The executor of Foster's estate had prosecuted Weston, to result in William and Agnes' eviction. It was to avoid this fate that William Weston appealed to the King, asking for a suspension of the legal proceedings until after he had undertaken his expedition to the new found land, it is not certain that Weston accompanied Cabot on his expeditions but seems probable as his own expedition was related to Cabot's assigning patent rights to him for exploration in 1499. Moreover, in January 1498 Cabot and Weston received rewards from King Henry VII, following a royal audience; this suggests the two were working together by this time, with Weston being one of the'great seamen' and Bristol'companions' of the Venetian explorer, discussed in a diplomatic correspondence of December 1497.. In a letter to the Duke of Milan, the Milanese ambassador noted that some of Cabot's Bristol companions on his recent voyages had accompanied the Venetian to Court and had testified to the truth of the explorer's claims about the lands he had discovered in the summer of 1497.
While the exact year of Weston's independent voyage has yet to be determined and Condon suggest that it took place in 1499, a year after Cabot's final voyage. Dr Alwyn Ruddock had claimed that Weston's voyage went far up into the North West Atlantic reaching as far as the Hudson Strait. On her death in December 2005, however, Dr Ruddock left instructions for her research notes to be destroyed. Since the evidence on which she based this claim has not been located, scholars can not yet determine if she was correct about the extent of Weston's voyage. However, an article published in 2018 by Condon and Jones confirms that the voyage took place, for in 1500 Weston received a reward of £30 from the king,'pro expensis suis circa inuencionem noue terre'; this document was one of the ` new finds'. The main evidence for Weston's expedition is found in a letter from Henry VII to his Lord Chancellor, John Morton, discovered in the late 20th century and first published in 2009; the King's letter provides for a suspension of legal action against Weston because it was the King's intent that Weston would "shortly with goddes grace passe and saille for to serche and fynde if he can the new founde land".
Historian Evan Jones and his fellow researcher, Margaret Condon, suggest that William Weston was operating under the Letters patent granted to the Venetian explorer John Cabot, which could be assigned to third parties. In March 1496 Cabot had been awarded the monopoly right in England to undertake voyages across the Atlantic, in search of new lands or trade routes to China. One of the stipulations of the patent was, he reached North America in 1497 and is believed to have landed at Newfoundland or Cape Breton Island before his return. He was the first European to do; that Weston was a deputy or assign of Cabot, seems given the King's personal support for the Bristol explorer. That Cabot and Weston were working together is further supported Henry VII's having made a 40-shilling reward to Weston in January 1498. Historians take this to mean. At that time, Cabot was in London sorting out business related to a pension he had been granted by the King and making preparations for a new voyage. Details of the reward were first reported in the Canad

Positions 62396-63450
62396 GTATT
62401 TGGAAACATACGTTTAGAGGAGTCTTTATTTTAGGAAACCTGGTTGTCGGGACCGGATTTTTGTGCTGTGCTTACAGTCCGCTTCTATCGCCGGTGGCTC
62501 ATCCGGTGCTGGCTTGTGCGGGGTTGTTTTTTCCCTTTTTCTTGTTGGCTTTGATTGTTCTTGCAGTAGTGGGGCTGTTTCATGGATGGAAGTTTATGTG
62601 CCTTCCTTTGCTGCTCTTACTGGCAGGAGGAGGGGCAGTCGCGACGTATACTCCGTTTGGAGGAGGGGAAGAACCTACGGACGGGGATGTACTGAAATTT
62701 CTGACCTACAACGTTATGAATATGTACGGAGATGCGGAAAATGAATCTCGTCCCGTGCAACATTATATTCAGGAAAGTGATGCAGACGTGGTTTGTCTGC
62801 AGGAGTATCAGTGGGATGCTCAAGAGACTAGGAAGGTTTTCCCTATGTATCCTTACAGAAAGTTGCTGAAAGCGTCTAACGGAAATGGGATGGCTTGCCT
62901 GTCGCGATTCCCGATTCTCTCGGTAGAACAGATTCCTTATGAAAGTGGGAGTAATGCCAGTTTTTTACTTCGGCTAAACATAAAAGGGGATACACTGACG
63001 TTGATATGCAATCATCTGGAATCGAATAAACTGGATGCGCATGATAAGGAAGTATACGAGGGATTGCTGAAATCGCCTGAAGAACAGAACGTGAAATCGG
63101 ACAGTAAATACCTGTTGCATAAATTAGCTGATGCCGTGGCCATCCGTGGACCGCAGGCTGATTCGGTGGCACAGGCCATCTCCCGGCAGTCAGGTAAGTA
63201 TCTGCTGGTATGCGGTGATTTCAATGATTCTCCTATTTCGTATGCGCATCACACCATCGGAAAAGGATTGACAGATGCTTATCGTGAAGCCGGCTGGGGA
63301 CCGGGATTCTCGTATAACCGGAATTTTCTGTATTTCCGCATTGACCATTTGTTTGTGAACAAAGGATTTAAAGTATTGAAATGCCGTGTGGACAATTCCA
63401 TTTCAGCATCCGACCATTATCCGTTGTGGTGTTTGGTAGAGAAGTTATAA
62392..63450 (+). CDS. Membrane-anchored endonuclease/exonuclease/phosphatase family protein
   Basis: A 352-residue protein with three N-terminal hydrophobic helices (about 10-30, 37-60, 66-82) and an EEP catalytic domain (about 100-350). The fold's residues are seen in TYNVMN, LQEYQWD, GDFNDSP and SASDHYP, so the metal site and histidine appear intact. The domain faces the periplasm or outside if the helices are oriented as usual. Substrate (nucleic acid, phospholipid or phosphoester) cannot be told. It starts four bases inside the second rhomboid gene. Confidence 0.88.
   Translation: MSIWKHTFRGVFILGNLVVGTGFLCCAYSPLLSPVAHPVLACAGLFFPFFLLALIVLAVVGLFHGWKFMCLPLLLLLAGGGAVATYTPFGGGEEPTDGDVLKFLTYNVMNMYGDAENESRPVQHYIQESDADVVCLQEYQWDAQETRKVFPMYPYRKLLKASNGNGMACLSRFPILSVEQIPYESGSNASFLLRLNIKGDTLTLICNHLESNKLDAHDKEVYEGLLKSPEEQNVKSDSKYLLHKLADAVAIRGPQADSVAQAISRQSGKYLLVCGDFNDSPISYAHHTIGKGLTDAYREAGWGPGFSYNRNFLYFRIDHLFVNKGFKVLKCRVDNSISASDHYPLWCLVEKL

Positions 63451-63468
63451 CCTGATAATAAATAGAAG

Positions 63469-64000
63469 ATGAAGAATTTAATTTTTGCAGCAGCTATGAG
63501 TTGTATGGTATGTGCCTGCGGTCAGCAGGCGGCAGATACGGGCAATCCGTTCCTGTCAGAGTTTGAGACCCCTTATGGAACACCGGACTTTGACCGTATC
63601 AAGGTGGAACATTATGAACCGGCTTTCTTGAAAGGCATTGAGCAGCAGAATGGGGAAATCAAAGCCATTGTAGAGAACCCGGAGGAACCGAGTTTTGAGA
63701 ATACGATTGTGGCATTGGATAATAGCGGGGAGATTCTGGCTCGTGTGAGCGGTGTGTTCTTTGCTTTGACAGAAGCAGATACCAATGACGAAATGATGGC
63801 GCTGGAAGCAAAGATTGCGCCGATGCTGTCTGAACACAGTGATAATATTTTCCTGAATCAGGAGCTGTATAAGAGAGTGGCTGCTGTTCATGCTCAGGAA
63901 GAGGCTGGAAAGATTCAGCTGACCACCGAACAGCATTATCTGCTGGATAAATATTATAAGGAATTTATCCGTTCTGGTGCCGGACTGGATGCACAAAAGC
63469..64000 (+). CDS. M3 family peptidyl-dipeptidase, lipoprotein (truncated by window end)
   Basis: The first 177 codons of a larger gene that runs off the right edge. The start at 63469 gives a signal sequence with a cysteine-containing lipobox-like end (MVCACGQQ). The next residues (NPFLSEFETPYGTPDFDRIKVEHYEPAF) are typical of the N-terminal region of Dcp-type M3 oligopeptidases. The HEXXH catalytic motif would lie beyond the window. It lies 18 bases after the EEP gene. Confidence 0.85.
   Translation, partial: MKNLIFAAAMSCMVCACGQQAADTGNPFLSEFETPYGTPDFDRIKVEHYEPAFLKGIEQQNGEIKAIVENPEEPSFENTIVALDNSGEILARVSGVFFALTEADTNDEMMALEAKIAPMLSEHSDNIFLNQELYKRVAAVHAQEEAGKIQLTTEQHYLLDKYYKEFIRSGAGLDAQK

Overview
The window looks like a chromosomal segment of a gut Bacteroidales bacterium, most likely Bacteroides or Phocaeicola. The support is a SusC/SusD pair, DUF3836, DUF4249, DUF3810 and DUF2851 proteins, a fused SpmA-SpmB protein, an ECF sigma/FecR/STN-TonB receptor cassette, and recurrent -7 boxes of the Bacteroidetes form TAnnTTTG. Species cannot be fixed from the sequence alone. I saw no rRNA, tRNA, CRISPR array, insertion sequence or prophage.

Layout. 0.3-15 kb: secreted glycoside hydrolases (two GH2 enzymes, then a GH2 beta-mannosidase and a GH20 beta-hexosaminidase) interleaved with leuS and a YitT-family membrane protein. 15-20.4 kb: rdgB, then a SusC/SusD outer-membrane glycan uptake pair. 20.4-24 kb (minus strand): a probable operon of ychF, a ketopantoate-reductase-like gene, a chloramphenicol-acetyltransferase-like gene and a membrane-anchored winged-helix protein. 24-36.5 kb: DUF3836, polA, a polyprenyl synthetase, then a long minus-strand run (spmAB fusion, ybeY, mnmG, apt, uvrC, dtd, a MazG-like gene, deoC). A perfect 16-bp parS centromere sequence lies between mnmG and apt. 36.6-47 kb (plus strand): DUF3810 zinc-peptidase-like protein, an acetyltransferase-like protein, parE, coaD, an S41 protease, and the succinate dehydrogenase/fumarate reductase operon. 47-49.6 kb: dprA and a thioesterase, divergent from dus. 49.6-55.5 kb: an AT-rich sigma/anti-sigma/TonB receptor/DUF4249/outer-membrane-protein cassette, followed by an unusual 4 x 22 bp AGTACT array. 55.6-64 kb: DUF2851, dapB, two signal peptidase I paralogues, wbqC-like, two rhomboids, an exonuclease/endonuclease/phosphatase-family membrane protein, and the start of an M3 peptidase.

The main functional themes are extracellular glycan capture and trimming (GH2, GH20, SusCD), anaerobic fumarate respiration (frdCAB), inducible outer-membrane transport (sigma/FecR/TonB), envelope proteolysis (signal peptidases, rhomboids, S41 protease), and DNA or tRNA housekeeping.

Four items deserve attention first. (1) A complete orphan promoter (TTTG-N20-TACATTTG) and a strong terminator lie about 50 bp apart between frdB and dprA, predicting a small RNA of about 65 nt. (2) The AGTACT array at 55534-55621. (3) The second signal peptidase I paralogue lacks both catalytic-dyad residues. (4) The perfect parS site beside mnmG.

The Bunny the Bear is the debut studio album by experimental post-hardcore band The Bunny the Bear, self-released on February 4, 2010. The album's only single, "April 11" was released with an accompanying music video on June 8, 2010; the single's video was produced by an independent production company. On February 11, 2016, Tybor announced on Facebook that a remastered edition of the album would be released on April 11, 2016, which would feature two additional bonus tracks. However, the album will not be re-recorded, will therefore feature Chris Hutka's original vocals; the album featured Tybor's early vocal style, more of a standard scream/growl-technique, before he developed more of yell-type vocals as heard on the albums. The album is one of the few to feature screamed vocals from the clean vocalist Chris Hutka, as heard sparsely on tracks such as April 11th. However, Hutka stated that he disliked screaming and preferred to sing. Tybor explained the ideas behind the album's two interludes to a group of fans after a show in Buffalo: the first, "I.